Does Cultural Fit make for Group Think?
In advising clients we often mention the cultural fit of an organization. Do you like ping pong tables next to your desk? Is the organization one where all-nighters are part of how the work gets done? In looking at culture on your way in you certainly want one where your core values are in alignment. Violating this maxim creates a stressful work environment. I would suggest that if you do take a position violating the rule of alignment of your basic core values (the gap between your values and the values of the organization) you create a space for stress and anxiety, in all likelihood limiting your tenure.
On the other hand, cultural fit can go too far. One organizational development firm I’ve used in the past had a wonderful way of charting personality types. One method determined how a new hire might fit in. I had a pre-established team take the assessment. They all had the same profile. “Wonderful!” you say, “no arguments.” Sure, but no creativity either. We were without the creative tension that powers innovation.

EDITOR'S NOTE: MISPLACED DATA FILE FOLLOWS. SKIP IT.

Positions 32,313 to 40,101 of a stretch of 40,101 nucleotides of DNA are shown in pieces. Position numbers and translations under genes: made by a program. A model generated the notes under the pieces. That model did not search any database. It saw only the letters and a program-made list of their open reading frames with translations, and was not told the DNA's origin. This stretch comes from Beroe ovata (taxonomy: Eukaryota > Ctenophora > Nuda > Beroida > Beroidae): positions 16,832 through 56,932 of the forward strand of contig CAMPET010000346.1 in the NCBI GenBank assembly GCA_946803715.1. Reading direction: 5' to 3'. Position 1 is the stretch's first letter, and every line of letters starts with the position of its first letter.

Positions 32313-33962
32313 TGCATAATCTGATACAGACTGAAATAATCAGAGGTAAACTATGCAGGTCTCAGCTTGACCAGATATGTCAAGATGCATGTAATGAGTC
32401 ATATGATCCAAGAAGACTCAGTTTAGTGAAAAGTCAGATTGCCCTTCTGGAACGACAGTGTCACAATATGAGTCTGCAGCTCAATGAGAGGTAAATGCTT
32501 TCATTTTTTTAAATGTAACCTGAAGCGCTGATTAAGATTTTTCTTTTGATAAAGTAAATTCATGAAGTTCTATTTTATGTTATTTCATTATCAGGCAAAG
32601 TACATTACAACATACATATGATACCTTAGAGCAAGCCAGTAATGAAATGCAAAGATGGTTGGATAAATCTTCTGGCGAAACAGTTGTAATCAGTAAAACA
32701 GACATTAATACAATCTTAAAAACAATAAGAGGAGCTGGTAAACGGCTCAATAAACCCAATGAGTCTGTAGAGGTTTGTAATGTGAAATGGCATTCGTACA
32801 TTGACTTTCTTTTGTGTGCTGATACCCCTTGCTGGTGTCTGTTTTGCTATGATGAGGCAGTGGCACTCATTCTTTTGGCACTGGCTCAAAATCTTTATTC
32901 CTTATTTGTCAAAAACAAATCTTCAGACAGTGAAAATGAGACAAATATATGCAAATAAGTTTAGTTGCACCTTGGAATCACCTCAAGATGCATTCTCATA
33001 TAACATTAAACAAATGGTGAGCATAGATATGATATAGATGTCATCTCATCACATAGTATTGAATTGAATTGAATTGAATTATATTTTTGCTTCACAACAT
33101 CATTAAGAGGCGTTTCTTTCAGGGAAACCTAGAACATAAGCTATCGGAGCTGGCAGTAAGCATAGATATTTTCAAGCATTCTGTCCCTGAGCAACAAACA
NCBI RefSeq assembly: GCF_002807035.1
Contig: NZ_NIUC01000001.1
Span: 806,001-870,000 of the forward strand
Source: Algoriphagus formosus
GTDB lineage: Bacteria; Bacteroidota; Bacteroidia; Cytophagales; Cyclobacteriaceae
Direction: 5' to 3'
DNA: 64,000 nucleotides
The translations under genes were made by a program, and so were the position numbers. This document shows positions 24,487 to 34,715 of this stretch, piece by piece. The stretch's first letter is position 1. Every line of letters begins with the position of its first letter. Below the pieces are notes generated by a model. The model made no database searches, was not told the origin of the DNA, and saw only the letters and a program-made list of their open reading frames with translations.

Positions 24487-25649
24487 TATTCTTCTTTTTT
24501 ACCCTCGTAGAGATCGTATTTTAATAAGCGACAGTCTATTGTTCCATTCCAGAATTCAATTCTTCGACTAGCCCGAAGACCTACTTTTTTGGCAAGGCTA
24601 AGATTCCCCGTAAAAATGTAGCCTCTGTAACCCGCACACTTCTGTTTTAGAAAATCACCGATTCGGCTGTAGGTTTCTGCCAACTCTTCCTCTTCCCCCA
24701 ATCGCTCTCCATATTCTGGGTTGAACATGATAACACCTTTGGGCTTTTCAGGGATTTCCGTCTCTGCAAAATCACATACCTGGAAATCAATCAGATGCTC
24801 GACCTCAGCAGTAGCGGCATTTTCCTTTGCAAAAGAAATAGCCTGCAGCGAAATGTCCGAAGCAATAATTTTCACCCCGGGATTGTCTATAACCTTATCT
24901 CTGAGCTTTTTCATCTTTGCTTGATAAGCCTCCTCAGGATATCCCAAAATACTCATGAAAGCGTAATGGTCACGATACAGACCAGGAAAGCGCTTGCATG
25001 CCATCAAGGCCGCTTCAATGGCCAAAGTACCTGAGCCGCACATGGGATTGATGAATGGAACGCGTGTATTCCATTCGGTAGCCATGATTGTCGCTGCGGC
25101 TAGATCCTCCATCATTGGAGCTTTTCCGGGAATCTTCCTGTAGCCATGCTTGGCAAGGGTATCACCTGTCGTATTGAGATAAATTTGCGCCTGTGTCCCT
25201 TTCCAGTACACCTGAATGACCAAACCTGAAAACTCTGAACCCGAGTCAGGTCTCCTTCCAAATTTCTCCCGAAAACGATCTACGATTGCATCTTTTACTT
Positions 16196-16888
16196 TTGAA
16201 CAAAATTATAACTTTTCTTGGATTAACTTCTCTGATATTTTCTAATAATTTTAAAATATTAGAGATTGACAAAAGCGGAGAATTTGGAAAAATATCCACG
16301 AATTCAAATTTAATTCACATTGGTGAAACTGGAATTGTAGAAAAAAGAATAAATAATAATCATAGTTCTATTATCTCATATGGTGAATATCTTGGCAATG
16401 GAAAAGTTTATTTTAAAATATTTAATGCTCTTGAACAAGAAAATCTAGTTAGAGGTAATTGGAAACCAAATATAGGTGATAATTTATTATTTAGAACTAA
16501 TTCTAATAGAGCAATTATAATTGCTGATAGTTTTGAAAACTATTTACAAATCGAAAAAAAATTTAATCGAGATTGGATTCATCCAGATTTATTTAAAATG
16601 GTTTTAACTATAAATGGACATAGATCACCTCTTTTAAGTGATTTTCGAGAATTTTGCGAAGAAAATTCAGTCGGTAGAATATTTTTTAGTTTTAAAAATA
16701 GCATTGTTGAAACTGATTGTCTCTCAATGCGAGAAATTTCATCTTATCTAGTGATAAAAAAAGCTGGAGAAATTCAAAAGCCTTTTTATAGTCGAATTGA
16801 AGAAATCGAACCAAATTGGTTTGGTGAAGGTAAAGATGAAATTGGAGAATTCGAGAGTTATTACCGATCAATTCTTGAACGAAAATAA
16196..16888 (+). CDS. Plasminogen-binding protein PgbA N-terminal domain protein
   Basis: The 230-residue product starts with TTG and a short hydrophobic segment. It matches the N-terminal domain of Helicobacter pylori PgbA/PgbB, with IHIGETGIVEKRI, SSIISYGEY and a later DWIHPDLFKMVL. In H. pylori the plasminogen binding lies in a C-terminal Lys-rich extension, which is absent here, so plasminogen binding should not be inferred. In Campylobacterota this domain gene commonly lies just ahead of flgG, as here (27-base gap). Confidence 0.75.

Team fit and organizational culture don’t just happen. We must move with intention to create an environment where the pieces are just different enough to make the machine go round. My favorite author on workplace issues, Sue Shellenbarger, explore this in a WSJ article called, “The Dangers of Hiring for Cultural Fit.”
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- Does Cultural Fit make for Group Think?
In advising clients we often mention the cultural fit of an organization. Do you like ping pong tables next to your desk? Is the organization one where all-nighters are part of how the work gets done? In looking at culture on your way in you certainly want one where your core values are in alignment. Violating this maxim creates a stressful work environment. I would suggest that if you do take a position violating the rule of alignment of your basic core values (the gap between your values and the values of the organization) you create a space for stress […]Read More
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